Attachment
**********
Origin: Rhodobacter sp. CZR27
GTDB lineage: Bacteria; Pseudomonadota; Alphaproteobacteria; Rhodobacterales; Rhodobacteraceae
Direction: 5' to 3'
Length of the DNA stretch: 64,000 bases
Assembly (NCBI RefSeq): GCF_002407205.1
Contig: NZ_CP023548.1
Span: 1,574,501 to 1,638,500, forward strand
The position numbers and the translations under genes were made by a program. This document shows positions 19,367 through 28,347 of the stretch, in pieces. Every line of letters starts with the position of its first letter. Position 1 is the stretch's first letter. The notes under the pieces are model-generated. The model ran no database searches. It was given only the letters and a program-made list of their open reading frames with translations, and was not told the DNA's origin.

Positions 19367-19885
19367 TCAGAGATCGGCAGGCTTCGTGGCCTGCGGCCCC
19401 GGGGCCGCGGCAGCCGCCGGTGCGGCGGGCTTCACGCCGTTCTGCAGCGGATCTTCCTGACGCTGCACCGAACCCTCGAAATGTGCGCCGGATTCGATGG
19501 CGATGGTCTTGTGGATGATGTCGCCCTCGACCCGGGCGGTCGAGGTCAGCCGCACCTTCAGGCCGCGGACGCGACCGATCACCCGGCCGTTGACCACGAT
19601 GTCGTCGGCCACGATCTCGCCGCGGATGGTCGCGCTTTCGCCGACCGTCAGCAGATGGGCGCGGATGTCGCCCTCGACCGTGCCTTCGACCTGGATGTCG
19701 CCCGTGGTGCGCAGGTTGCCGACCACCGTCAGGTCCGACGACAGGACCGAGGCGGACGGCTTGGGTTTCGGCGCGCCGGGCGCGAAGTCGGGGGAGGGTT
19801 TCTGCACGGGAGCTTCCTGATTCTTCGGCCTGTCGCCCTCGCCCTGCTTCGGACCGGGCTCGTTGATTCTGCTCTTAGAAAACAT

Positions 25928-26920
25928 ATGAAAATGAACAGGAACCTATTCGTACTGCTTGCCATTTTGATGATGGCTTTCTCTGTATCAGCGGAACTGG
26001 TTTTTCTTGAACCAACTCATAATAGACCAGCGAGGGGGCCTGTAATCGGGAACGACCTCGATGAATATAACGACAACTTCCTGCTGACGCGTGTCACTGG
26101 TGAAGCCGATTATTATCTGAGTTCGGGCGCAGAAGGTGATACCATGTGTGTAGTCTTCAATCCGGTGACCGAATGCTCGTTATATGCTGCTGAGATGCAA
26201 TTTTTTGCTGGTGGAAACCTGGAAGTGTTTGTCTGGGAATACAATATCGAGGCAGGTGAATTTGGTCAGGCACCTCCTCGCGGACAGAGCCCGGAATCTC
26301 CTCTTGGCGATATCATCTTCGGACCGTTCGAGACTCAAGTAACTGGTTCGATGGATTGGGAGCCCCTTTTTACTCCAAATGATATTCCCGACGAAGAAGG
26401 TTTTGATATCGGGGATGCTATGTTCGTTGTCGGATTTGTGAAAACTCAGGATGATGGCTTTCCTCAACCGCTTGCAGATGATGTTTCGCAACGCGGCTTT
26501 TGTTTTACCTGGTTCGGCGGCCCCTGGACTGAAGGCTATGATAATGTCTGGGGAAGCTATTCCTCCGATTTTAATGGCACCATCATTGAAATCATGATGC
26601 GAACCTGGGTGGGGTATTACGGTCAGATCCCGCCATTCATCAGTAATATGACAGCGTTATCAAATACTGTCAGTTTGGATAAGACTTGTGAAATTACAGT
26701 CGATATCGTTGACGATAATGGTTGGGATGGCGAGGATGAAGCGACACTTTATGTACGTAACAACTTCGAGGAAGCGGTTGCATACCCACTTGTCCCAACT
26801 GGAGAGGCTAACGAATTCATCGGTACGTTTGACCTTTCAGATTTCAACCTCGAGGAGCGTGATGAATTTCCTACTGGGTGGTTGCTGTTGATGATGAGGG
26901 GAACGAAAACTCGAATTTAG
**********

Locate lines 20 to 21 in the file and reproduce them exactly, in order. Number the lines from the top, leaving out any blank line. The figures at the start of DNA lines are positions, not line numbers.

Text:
26201 TTTTTTGCTGGTGGAAACCTGGAAGTGTTTGTCTGGGAATACAATATCGAGGCAGGTGAATTTGGTCAGGCACCTCCTCGCGGACAGAGCCCGGAATCTC
26301 CTCTTGGCGATATCATCTTCGGACCGTTCGAGACTCAAGTAACTGGTTCGATGGATTGGGAGCCCCTTTTTACTCCAAATGATATTCCCGACGAAGAAGG